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Advocacy group accuses Smithfield Foods of falsely warning of meat shortages


Smithfield temporarily closed some of its facilities as workers got sick with Covid-19 early on in the pandemic.

As the company took certain plants offline, it warned that the consequences for the country’s meat supply could be dire. In April 2020, for example, Smithfield’s then-CEO Kenneth Sullivan said in a statement announcing the closure of Smithfield’s Sioux Falls plant that the country is “perilously close to the edge in terms of our meat supply.”

But those fears were overblown, according to a lawsuit filed Wednesday in Washington, D.C. by Food & Water Watch (FWW), a non-profit consumer advocacy group. Even as Smithfield warned of a meat shortage, the company was exporting pork outside of the country, the complaint said.

The lawsuit also cited government data, which showed the US pork inventory in cold storage “was well into the hundreds of millions of pounds.” Analysts estimated such an inventory would keep grocery stores supplied for “months,” the lawsuit stated.

When asked for comment, a Smithfield representative directed CNN Business to seek comment from two industry groups, the National Pork Producers Council and the North American Meat Institute and highlighted a May 2020 news article, which said millions of pigs would have to be euthanized as meatpacking plants were hit hard by the pandemic.

Smithfield warned last April that the country was close to depleting its meat supply.

The representative also offered a statement around mid-day from Keira Lombardo, chief administrative officer at Smithfield. She said, “we have not been served with a copy of this purported complaint and have not had adequate time to review the allegations or prepare any substantive response to them,” but added that “the advocacy organizations who make these claims have a stated goal of dismantling the efforts of our hard-working employees, who take great pride in safely producing food products.”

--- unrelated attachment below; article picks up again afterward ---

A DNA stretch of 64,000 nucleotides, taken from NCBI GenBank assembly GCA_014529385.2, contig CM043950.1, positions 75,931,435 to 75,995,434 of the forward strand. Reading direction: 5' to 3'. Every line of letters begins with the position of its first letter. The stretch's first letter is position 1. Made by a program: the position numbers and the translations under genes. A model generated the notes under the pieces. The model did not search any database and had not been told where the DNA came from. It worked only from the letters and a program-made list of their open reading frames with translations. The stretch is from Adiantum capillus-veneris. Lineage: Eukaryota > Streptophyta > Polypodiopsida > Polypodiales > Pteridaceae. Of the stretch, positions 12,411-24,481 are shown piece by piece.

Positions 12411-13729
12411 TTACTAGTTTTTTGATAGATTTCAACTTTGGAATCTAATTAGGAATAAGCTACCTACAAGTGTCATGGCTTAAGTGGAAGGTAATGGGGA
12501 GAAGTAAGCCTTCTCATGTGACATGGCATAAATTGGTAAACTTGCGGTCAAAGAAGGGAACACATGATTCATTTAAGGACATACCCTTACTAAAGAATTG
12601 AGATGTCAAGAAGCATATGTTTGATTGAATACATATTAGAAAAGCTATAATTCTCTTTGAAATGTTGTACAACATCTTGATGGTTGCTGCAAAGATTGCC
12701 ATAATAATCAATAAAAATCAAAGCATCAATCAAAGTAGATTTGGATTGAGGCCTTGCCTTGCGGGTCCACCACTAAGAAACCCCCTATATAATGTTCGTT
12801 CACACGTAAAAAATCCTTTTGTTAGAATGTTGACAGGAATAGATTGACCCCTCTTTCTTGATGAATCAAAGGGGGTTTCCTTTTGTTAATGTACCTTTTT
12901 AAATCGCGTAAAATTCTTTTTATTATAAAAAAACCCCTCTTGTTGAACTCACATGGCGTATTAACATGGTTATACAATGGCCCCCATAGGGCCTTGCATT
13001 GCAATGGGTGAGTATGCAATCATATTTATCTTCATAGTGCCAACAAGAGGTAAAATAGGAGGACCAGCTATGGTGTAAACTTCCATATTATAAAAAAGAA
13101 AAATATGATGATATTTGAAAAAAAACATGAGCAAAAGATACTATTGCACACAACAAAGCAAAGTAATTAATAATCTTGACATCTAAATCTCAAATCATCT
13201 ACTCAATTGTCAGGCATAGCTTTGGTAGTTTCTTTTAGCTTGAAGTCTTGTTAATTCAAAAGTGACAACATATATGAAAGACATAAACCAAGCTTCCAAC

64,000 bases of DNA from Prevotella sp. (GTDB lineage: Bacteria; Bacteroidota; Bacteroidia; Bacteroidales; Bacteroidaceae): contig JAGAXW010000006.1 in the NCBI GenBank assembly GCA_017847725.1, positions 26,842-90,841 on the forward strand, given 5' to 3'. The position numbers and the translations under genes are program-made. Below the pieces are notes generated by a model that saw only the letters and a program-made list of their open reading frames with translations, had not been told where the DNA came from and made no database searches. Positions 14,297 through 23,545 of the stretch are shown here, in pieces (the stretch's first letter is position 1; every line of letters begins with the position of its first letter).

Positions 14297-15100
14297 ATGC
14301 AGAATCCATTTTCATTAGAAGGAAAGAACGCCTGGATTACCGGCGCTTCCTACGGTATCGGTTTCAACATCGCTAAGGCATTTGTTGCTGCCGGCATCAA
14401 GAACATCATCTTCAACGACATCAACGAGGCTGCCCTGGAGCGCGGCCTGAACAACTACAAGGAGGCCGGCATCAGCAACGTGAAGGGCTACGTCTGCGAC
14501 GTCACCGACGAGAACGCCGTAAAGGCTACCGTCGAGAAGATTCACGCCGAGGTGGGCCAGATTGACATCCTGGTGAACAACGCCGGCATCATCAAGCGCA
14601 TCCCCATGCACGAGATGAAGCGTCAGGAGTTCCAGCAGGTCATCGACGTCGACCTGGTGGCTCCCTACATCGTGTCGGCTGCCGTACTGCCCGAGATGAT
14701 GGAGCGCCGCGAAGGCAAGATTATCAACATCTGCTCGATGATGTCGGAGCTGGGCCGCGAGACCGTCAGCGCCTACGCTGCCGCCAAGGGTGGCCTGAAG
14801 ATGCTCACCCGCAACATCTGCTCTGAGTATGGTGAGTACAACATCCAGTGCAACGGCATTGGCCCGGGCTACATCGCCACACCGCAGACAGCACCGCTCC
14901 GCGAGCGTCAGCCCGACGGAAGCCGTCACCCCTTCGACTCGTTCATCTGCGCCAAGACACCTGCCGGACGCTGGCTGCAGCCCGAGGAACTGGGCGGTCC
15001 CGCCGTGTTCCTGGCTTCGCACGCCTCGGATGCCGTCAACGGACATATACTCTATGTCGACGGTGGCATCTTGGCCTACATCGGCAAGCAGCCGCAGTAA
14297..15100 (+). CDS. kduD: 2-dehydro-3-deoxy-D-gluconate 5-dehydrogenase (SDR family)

FWW filed the suit on behalf of itself, DC consumers and the general public, it said in the complaint, pointing to a D.C. law that allows non-profits to sue on consumers’ behalf

“Smithfield’s public messaging amounted to a scaremongering campaign, exploiting consumer fear about food insecurity,” FWW said in the complaint. “These statements, however, were misleading, deceptive, and contradicted by the facts.”

The company also told consumers in ads and on social media that it was implementing proper safety procedures for its workers during the pandemic, the complaint noted.

But those measures were insufficient, FWW alleged, pointing to fines and citations against Smithfield plants from the Occupational Safety and Health Administration over the company’s failure to protect its employees from exposure to the coronavirus. Smithfield pushed back on one such citation in September. Lombardo, who was then the company’s VP of corporate affairs and compliance, told CNN at the time that “this OSHA citation is wholly without merit and we plan to contest it.”

The June 16 complaint also states that workers reported attendance policies that encouraged employees to come in even if they were sick.

“To be clear, our health and safety measures, guided by medical and workplace safety expertise, have been comprehensive as our teams have worked from coast to coast to protect the food supply during the pandemic,” Lombardo said in her Monday statement.

Early in the pandemic, cramped meatpacking facilities emerged as coronavirus hotspots. Earlier this year, a panel of House representatives launched an investigation into how major meat processors and OSHA handled coronavirus outbreaks at meatpacking facilities. In response to the investigation, spokespeople for Tyson (TSN), Smithfield and JBS USA said the companies looked forward to working with the subcommittee.


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